Recording with producer Tom Dowd in 1996 was the best. When record label Capricorn records went out of business in 2000, right when my album for them had just come out was the worst.

Which memory from the Alley Cats and the late Chicago Bob Nelson & Heartfixers makes you smile?

The Alley Cats opening for Rory Gallagher for 2 nights in 1979 ... and Heartfixers first shows in New York City in 1983 after releasing live at the Moonshadow on Landslide records.

"I think the early years on the road with the Alley Cats and the Heartfixers were the most fun. We made no money but made some great music." (Photo: The Heartfixers)

What are you miss most nowadays from the 70s and your first steps in music?

People went out and heard live music more then.

How has the music business changed over the years since you first started in music?

The digital era has made it too easy for people to get recorded music for free.

Of all the people you’ve meeting with, who do you admire the most? Which meetings have been the biggest experiences? 

BB King - who I met when I was 14. He stood in the lobby and greeted all his fans as we left the concert.

What is the line that connects the legacy of Southern Rock with Blues and beyond?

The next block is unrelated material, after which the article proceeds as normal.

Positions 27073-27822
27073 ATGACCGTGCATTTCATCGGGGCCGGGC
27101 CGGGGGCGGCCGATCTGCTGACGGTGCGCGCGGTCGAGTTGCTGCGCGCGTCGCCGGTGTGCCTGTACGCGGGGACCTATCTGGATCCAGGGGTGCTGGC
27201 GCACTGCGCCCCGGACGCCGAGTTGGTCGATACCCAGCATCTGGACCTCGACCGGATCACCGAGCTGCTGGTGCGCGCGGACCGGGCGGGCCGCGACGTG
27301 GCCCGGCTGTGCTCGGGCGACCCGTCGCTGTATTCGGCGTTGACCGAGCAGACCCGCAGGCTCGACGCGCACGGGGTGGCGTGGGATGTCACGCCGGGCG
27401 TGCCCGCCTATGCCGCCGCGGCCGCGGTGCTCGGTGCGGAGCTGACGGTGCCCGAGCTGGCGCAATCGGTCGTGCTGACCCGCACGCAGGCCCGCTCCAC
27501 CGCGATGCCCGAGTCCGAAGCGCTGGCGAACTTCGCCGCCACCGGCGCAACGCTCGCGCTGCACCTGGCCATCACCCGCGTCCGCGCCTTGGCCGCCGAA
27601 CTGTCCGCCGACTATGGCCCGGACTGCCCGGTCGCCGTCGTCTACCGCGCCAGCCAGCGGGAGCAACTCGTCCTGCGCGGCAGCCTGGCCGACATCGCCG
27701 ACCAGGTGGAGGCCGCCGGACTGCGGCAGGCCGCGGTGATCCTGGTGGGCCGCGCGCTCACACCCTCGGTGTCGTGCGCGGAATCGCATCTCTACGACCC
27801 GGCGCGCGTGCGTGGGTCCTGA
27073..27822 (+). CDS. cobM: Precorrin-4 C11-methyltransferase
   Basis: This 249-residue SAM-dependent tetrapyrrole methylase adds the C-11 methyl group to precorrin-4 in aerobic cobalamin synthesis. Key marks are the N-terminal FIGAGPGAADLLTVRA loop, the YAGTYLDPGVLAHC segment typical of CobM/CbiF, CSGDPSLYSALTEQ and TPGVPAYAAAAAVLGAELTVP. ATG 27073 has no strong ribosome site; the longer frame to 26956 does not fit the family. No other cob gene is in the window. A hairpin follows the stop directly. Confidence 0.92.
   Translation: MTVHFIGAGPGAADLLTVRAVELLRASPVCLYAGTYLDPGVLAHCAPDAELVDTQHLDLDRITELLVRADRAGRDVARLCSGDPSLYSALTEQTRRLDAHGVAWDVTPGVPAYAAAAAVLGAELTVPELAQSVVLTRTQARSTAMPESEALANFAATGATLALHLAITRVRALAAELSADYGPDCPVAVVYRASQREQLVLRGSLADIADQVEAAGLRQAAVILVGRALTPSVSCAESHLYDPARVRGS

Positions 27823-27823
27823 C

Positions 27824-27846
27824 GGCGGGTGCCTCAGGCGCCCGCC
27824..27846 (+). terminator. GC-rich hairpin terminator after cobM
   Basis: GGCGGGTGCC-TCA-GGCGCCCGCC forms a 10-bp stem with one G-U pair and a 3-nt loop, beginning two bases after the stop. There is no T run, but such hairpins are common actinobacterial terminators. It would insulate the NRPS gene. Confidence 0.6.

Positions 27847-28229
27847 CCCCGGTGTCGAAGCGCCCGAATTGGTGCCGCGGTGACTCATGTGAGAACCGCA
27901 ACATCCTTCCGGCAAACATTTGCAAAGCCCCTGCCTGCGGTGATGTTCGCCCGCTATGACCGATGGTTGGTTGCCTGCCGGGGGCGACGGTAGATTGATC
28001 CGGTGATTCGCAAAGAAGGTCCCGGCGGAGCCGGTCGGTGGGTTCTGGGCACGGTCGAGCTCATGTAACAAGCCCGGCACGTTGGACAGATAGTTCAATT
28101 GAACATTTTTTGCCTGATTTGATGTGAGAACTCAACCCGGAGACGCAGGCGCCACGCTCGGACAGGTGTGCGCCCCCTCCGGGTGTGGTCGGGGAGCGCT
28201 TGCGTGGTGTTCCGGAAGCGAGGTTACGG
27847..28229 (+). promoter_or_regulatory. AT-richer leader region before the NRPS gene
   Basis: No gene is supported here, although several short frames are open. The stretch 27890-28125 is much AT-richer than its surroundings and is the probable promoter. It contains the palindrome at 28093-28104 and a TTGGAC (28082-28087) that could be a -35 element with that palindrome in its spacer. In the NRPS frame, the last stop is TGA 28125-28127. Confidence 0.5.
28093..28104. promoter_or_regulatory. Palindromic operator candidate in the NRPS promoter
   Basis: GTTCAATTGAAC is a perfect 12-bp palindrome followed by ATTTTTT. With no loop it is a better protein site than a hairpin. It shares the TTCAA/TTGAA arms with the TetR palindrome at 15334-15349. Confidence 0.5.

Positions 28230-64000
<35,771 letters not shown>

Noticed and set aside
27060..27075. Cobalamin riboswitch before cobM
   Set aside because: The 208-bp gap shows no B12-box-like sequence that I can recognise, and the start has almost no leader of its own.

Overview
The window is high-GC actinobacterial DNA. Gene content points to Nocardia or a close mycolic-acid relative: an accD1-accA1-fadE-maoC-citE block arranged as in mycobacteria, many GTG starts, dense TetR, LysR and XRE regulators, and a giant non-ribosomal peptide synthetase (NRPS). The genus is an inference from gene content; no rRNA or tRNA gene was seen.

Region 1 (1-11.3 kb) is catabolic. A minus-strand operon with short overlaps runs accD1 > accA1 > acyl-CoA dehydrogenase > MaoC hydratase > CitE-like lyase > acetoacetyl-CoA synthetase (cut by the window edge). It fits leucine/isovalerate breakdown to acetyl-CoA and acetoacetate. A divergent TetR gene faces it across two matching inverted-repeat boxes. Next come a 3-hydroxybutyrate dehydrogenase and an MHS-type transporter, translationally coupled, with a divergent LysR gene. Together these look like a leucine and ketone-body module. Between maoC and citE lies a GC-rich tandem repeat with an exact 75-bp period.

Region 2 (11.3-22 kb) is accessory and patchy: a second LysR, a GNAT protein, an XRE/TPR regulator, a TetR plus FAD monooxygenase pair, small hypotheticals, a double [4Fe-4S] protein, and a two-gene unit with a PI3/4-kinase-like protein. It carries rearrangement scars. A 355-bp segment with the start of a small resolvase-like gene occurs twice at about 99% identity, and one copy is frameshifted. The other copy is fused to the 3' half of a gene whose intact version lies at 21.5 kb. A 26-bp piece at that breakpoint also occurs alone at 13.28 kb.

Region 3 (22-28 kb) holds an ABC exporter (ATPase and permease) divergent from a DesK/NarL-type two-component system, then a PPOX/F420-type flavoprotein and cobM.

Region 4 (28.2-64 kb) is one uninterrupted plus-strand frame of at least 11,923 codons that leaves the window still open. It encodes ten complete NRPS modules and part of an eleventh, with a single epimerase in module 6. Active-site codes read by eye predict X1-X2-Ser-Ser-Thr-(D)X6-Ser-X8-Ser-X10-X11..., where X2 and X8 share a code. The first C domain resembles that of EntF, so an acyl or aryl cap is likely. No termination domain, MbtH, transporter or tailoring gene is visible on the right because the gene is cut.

Both music forms came from the Deep South and spread out worldwide.

What from your memories and things (photos, records etc.) you would put in a "capsule on time"?

Photos performing with the legends of the blues (Buddy Guy, Albert Collins, Lonnie Mack, Allman Brothers, etc.) all my albums that I’ve recorded. My 1959 Fender Stratocaster.

"I’ve had many personal challenges in my life, all of which have inspired the lyrics and mood of my compositions."   (Photo: Tinsley & Albert Collins)

Which is the most interesting period in your life and why? 

I think the early years on the road with the Alley Cats and the Heartfixers were the most fun. We made no money but made some great music.

From the musical and feeling point of view what are the difference and similarities between “Get It” and the past albums?

Obviously the biggest difference is that its an all instrumental album. The guitar playing and style of music however is very similar to all previous albums.

Do you know why Southern sound is connected to the Blues culture?

Because both have their roots in the American South.

Do you believe that there is “misuse”, that there is a trend to misappropriate the name of blues?

Yes. And that is why I label my music Blues Rock.

What is the best advice a bluesman ever gave you? 

John Hammond told me in 1982 to play under my own name and not a band name.

Which incident of your life you‘d like to be captured and illustrated in a painting?

Me on stage with everyone smiling in the audience and on the bandstand.

Tinsley Ellis - Official website




Sound the trumpets, roll out the barrel and spread the news! Tinsley Ellis, one of the premier electric blues guitarists of his generation and a certifiable master of the genre, has recorded his first all-instrumental album, Get It! After making his bones with Atlanta’s legendary Heartfixers in the early eighties as the heir apparent to Freddie King, Ellis bolted in 1988 to go solo and cut a broad swath through the second blues revival and beyond with 11 singular disks.